Sunday, May 2, 2010

Our Farewell to California Tour

There's something very special about Springtime here in Southern California.  No...I don't mean the fact that I always end up spending most of my golfing money on Claritin-D and Zyrtec.  Not at all.  It's the sprouting of all of the new green grass on the hillsides after the fire-season of last's the blooming of the citrus blossoms on all of the orange and lemon trees around the area.  And those poppies!!  The beautiful Golden Poppies!  Our California state flower!

The first place you begin to notice them is along the Harbor Freeway between here in Pasadena and Downtown L.A..  I think that Cal-Trans must actually scatter poppy seeds along the medians - because it has always seemed to me to be such a strange place to see such a beautiful sight.  Amy Suzzanne was the first one to notice them.  They usually begin to sprout-up and bloom just at about the end of her annual Busy Season (April 15th) - so she sees their arrival as a sign from God that she's actually going to survive another year!

When I was a kid...the paternal grandparents used to like to drive us out to Newhall and Saugus - - I don't think there was a "Valencia" then - - mainly so I could see my great-grandfather's handiwork.  You see, after the St. Francis Dam Disaster of 1928 - Great-Grandpa worked for the Department of Water and Power.  These were exciting times for the Southern California area...think of the movie "Chinatown" with Jack Nicholson!  There were (and still are!) two main electrical plants up in San Francisquito Canyon... "Power House #1" (which is above the site of the dam-break) - and ... (yes, you guessed it!) "Power House #2" which was wiped-out when the dam burst on that fateful midnight on March 12th.

It began at approximately 11:57 PM on March 12, 1928 when a two hundred feet-high wall of concrete suddenly shuddered, cracked and broke apart. 12 1/2 billion gallons water burst through gaping cracks and crumbling concrete. Within minutes, a towering surge of mud, trees and debris rumbled down a narrow canyon. Directly below the dam was the aforementioned Power Plant #2, which was surrounded by a community of workers and their families. Only three would survive. Ahead in the night lay a construction camp and isolated Southern California farms, ranches and entire towns. Most of their inhabitants were sound asleep. Many would die.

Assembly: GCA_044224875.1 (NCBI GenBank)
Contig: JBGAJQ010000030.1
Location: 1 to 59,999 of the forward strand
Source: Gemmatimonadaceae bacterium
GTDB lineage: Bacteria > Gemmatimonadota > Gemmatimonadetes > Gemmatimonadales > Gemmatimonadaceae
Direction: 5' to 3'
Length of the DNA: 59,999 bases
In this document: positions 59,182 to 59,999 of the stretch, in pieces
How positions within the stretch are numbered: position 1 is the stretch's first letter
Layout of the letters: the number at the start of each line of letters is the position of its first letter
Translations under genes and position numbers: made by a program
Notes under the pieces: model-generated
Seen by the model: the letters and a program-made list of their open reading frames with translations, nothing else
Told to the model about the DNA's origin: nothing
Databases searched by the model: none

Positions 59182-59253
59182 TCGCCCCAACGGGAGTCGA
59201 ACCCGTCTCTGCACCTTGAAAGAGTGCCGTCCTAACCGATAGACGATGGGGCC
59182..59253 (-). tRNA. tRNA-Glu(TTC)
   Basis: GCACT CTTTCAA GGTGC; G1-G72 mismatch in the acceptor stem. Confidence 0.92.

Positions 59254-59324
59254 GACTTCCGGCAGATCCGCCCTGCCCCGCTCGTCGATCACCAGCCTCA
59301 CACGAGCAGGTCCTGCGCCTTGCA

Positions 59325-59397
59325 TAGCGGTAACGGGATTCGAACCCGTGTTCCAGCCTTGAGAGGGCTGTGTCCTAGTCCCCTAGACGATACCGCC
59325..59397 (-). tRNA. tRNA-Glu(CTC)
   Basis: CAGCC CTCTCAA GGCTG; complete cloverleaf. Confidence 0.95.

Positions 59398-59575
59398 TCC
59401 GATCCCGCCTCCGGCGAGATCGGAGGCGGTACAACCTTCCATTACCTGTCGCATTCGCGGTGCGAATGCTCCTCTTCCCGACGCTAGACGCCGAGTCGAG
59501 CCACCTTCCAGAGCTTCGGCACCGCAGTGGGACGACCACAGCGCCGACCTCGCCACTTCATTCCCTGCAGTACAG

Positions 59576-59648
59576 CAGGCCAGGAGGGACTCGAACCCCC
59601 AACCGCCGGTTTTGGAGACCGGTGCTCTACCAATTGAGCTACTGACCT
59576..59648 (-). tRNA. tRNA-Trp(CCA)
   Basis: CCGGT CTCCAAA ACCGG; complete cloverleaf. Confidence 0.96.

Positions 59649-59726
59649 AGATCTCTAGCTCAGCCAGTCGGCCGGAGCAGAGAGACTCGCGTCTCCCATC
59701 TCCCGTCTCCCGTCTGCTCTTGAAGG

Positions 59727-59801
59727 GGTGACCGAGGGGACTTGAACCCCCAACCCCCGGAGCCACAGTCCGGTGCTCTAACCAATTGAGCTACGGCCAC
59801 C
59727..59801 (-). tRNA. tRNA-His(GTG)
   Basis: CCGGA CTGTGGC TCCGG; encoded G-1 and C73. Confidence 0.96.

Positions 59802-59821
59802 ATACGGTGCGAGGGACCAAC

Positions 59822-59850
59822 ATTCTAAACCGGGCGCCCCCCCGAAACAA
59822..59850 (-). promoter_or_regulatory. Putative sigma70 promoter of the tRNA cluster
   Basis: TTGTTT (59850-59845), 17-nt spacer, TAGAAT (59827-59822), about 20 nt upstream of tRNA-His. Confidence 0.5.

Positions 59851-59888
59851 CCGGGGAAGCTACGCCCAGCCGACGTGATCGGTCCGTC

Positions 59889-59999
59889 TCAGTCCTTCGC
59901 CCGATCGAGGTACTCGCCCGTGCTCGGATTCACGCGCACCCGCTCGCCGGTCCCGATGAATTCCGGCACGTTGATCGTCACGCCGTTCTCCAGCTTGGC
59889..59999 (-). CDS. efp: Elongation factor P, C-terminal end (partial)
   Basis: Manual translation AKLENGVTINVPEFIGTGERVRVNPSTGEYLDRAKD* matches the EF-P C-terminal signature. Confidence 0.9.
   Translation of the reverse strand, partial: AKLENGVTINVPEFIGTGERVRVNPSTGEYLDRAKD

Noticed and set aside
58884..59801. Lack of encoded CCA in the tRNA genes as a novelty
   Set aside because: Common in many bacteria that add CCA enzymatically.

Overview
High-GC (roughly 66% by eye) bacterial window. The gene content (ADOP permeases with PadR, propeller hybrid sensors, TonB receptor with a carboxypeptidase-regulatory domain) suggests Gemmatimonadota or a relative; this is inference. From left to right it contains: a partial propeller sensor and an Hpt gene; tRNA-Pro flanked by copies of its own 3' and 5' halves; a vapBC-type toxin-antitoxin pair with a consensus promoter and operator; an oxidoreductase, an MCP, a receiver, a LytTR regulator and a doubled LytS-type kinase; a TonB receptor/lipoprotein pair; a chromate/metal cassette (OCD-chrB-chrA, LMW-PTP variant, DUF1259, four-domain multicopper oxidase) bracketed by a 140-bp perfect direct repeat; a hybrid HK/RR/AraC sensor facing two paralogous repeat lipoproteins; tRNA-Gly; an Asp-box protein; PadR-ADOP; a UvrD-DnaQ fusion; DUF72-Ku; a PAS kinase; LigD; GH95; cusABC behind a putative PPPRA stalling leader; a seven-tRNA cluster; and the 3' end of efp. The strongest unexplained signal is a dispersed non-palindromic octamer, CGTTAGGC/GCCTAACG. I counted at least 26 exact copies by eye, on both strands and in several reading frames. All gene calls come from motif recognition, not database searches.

When the flood waters reached the Pacific Ocean (all the way through Santa Paula and out to Ventura!!) -  five and half hours and 53 miles later, more than 470 people were dead -- including many Mexican-Americans who lived directly in the flood path. As much as $25 million worth of livestock and property were washed away. No one is sure of the exact number killed or how many were buried or washed out to sea — and, as most people from So. Cal. know... the disaster ended William Mulholland's career.

I don't know all of the technical things that Great-Grandpa was famous for.  There was one article in a journal that my Grandpa Orval used to bring out of the family archives to show me.  I do know that his name is on a plaque at the re-built "Power House #2" (for all I know....ol' Elmer J. Kingsbury himself could be in this photo!) ... There is a brief bio on him that I found a long time ago in a San Francisco Chronicle article online - it's 3/4 of the way down the page - the eighth bio listed.  I think what he did was figure out some kind of advanced engineering technique for using the actual turbines salvaged from the ruined power station as some sort of "lathe" to machine new old San Francisquito Canyon Road was wiped out for some time after the disaster and virtually impossible to bring heavy equipment up from L.A..  The photo actually shows what was left of the turbines after they were un-buried from all of the debris.

My most vivid memories of those trips up to the old dam-site (they seemed like full-day trips...this was in the days before the Golden State Freeway went up there...and all there was was The Old Road, the Saugus Cafe and San Francisquito Canyon Road!) are of the POPPIES!!  The local canyon hillsides that looked like they were ablaze with orange...more orange than green in some places!!  You just wanted to reach out and touch looked as if God Himself had spread out a giant picnic-blanket of orange velvet over the walls and roadsides of the entire canyon!  I can also remember having the fear-of-God put in me by my Grandpa Orval when I actually bent down and picked one of the poppies.  I must have been three-or-four years old.  He told me that these poppies were the California State flower and that I could get fined for picking one.  Sheesh!  No wonder I need therapy!  Thanks, Grandpa...!

Anyway...this afternoon...after we get some more house-organizing done, I'm going to take Amy out to the old dam-site, and tell her the same old lies and tall-tales that were told to me about the exploits of my great-grandfather and William Mulholland "back in the day".  Then, we'll head up San Francisquito Canyon to the top...and out Lake Elizabeth Road to see the poppies. We've been planning to go for the last twelve years...and we're finally going to do it!

I don't know what the State Flower of Andhra Pradesh, India is...but I'll bet this is the last chance we'll have to see the poppies for a long time!

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